Example – Training Hitting Scientifically

Training hitting scientifically often entails a mixture of internal focus, targeting (external result focus), and self-organizing movements. Here is an example of how to use this mixture of attention focuses to best train a hitting skill.

In this case study, we want the hitter to improve their ability to hit the low (at the knees) middle of the plate pitch location. The goal is to hit this pitch location for the highest possible rate of base hits and slugging percentage – swing path is key to increasing the rate of hard-hit line drives to the middle of the field.

  • In step 1, the hitter strives to hit the ball in the middle of the field (not pulled!). This requires staying inside with their hands and barrel and not get around the ball.

Whew! If we tried to train this skill solely by internal thinking, that is, by physically adjusting each specific movement and position, it would likely be a long project. Let’s see what happens when we incorporate targeting and self-organization into the hitter’s training in the upcoming steps.


Step 1 – Hit the Ball Up the Middle

Place a batting tee set for a knee-high (low) pitch in the middle plate location. Put a net 30 feet directly in front of the hitter. Ask the hitter to hit the ball into the net.

Most inexperienced hitters are around the ball, pulling the hit. So, to begin with, typically, very few hits go into the net. The hitter must learn to feel the barrel inside the path of the ball until contact. Additionally, they must learn to feel how hands must stay tight to the body as the swing starts. Ask the hitter to swing slowly, utilizing an internal focus. The hitter should try to hug hands to the body as the bat approaches contact. Then, try to move their arms so hands extend to the middle of the field after contact. Coach the hitter just a little until they begin to feel what needs to be done. Then stop coaching.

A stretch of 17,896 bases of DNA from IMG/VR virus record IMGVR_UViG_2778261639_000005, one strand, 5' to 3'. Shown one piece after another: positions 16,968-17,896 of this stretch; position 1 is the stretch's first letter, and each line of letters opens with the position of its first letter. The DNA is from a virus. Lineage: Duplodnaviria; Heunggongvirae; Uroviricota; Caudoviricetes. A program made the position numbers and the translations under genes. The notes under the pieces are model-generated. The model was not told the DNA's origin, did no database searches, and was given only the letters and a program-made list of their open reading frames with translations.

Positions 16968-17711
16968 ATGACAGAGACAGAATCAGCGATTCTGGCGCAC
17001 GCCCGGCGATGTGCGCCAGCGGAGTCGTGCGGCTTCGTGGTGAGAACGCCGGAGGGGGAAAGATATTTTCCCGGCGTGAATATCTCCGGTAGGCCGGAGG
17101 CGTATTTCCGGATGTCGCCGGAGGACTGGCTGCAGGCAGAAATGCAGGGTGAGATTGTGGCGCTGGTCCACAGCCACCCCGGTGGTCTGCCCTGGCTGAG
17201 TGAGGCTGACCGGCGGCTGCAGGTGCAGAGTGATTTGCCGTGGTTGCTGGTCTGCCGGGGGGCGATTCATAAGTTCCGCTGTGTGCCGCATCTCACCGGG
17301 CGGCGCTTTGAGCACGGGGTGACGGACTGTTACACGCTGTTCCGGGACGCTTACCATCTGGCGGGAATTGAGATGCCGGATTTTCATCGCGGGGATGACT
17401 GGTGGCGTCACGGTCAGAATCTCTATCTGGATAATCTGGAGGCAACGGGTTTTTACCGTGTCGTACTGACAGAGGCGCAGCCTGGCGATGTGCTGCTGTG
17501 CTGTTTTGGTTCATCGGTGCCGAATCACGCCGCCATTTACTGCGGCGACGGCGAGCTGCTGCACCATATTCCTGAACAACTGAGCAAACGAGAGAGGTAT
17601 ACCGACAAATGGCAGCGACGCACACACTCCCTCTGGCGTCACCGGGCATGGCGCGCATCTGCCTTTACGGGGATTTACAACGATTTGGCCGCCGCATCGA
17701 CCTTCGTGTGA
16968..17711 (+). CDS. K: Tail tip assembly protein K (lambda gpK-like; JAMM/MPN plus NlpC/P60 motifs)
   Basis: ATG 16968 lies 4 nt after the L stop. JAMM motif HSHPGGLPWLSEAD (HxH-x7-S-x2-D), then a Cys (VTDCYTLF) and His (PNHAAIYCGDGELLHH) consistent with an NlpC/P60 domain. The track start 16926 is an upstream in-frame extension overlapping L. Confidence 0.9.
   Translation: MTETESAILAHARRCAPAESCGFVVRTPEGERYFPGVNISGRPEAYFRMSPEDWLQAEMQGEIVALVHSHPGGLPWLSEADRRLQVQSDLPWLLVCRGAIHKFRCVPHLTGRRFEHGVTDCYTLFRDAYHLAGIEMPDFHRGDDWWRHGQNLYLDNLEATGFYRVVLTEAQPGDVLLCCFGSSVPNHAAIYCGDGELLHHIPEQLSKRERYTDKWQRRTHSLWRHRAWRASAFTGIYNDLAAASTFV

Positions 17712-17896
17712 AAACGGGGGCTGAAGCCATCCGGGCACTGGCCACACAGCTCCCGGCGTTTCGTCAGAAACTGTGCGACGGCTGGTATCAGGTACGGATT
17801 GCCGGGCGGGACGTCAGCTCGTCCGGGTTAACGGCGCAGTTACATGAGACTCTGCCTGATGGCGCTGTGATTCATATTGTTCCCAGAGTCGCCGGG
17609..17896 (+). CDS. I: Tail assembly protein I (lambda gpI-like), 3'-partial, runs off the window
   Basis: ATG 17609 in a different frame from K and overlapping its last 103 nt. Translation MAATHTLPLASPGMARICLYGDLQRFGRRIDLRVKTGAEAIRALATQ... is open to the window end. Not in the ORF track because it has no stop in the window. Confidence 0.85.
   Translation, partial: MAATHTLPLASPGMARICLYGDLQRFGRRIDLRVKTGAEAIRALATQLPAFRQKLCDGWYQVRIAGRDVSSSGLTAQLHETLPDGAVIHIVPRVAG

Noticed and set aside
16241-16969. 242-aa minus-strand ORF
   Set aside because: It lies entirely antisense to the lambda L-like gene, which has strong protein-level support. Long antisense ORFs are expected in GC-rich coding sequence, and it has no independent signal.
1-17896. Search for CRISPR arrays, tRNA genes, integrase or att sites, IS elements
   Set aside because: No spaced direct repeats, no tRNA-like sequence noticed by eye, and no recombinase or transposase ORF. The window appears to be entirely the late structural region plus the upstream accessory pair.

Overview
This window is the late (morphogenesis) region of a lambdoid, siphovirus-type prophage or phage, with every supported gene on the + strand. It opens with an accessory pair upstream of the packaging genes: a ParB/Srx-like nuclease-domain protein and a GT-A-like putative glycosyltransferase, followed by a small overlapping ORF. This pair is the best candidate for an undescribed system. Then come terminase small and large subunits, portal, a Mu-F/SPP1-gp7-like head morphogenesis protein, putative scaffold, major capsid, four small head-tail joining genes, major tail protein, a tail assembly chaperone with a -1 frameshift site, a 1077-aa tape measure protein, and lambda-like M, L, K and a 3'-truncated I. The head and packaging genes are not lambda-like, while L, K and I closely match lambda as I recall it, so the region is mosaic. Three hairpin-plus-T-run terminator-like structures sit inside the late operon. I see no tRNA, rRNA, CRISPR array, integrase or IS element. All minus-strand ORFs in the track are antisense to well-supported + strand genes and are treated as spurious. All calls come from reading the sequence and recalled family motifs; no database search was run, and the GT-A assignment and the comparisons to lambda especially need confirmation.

Now, to speed up learning, use self-organizing movements. The hitter should externally focus on the path of the barrel and on the target (net) of the hit ball. They should let their movements automatically adjust to accomplish the task of hitting the ball into the net. Their focus is primarily on the target. If needed, they can slow down and watch where the barrel is going. Continued to let the hitter practice targeting in this manner until the ball is going into the net consistently.


Step 2 – Get the Ball in the Air

The next step is to hit line drives into the outfield. Still, use the tee set to the low-middle pitch location. A productive target for most youth hitters is a line drive just over a six-foot-high net placed about 30 feet directly in front of the batter.

Click on our free article Optimizing Launch Angle for how to adjust launch angle based on experience, strength, and the type of hitter.

train hitting scientifically


Use Internal Focus to Help Feel the Solution

Again, the hitter should swing slowly at first. They should observe the path of the barrel at contact. Is the barrel moving down to the ball (negative attack angle) or slightly up through the ball (positive attack angle)?